Tip: Add a Log property defined as a TextWriter type to all of your classes; that makes it easy to add trace-ability to any TextWriter target at any point during development.

The first Dump method simply uses reflection to get all of the public properties and writes the property name and value to the TextWriter argument.

Dumping an Object's State with Reflection and Extension Methods

Testing the Object State Dumper

The code in Listing 3 creates a List of Customer objects. A stopwatch is used to see how long it takes to dump the list of Customers. Look at the code and then I'll talk about the purpose for the stopwatch.

Listing 3: Code to test the object dumper.

Imports System.Reflection
Imports System.IO
Imports System.Runtime.CompilerServices
Imports System.Reflection.Emit

Module Module1

   Sub Main()

      ' Create customer list
      Dim customers As List(Of Customer) = New List(Of Customer)
      For i As Integer = 0 To 50
         customers.Add(New Customer(i.ToString()))
      Next

      ' Dump customer list with stopwatch
      Dim watch As Stopwatch = Stopwatch.StartNew
      customers.Dump(Console.Out)
      Console.WriteLine(watch.Elapsed)
      Console.ReadLine()

   End Sub

End Module

Notice how Dump is used: customers.Dump(Console.Out). The first argument is supplied by the member-of semantics. The object—a collection of Customer objects—is actually the first argument to Dump(ByVal list As IEnumerable(Of T), ByVal writer as TextWriter), and Console.Out is the TextWriter argument.

The purpose of the StopWatch is to show you how long the code takes to run. The reason is to illustrate that the benefit to the reflection algorithm is utility for the programmer and to limit the amount of labor involved in dumping object states. The problem is that what is simple for programmers is often not performant for end users. Unless you were dumping object states in user code, this algorithm—Dump—is suitable. If the end user is going to experience the sluggish performance of reflection, you may want to solve the problem a different way.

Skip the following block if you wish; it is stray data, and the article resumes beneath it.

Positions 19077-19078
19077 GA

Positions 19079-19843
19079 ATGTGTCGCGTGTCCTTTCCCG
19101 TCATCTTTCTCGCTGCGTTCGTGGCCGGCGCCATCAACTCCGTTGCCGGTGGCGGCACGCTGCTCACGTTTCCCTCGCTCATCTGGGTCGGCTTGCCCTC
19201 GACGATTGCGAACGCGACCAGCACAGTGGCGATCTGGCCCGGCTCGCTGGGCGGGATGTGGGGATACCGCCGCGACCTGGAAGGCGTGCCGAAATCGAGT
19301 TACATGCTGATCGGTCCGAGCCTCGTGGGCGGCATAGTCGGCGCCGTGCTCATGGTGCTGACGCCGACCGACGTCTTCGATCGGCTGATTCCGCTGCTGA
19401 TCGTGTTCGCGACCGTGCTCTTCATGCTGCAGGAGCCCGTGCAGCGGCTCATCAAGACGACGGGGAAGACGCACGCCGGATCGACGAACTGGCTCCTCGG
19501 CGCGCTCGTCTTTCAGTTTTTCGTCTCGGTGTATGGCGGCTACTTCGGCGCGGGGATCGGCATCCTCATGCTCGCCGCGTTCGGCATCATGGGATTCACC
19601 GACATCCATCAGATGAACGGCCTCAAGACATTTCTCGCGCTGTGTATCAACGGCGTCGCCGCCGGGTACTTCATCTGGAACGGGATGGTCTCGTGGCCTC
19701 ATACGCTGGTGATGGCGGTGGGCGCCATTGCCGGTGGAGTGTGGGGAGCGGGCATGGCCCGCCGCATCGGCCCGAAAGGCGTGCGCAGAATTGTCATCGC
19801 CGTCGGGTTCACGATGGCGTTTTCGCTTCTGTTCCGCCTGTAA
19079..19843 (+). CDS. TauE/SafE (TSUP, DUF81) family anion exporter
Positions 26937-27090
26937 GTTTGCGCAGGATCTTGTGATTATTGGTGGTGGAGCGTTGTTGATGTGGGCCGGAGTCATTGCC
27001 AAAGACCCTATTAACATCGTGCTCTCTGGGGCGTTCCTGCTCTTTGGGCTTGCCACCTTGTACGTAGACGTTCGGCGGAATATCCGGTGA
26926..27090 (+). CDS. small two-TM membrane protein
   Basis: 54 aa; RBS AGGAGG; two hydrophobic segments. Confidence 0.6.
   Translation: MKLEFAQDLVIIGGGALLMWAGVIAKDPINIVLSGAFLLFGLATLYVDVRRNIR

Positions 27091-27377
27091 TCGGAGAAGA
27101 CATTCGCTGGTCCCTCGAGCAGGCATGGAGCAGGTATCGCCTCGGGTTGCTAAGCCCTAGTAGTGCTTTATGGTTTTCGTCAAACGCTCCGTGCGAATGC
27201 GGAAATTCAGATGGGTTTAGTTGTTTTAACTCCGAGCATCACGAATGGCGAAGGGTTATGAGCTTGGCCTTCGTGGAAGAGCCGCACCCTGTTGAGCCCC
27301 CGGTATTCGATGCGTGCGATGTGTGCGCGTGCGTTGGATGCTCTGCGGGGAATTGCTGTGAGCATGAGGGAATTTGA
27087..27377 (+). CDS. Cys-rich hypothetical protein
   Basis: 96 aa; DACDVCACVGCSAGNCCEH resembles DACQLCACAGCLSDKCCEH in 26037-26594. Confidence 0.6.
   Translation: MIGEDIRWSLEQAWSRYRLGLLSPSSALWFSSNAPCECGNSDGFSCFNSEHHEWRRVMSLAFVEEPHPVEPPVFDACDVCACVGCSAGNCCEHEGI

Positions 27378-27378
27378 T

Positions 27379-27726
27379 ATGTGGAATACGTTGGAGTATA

Summary

A common problem is dumping object state for debugging purposes without writing a lot of code. The dumper in this article uses extension methods, reflection, overloading, and generics to facilitate sending an object's state to any TextWriter, which includes Console.Out.

The key to being a great programmer is to be able to invent solutions like this one and to know when it is suitable to use. Reflection is great, especially for a write-once general purpose programmer utility, but if the end user is going to experience the sluggish performance of Reflection, it might be nice to have alternatives handy. Come back next week and I will show you one.

About the Author

Paul Kimmel is the VB Today columnist for www.codeguru.com and has written several books on object-oriented programming and .NET. Check out his upcoming book LINQ Unleashed for C# now available on Amazon.com and fine bookstores everywhere. Look for his upcoming book Teach Yourself the ADO.NET Entity Framework in 24 Hours. You may contact him for technology questions at pkimmel@softconcepts.com.

Copyright © 2008 by Paul Kimmel. All Rights Reserved.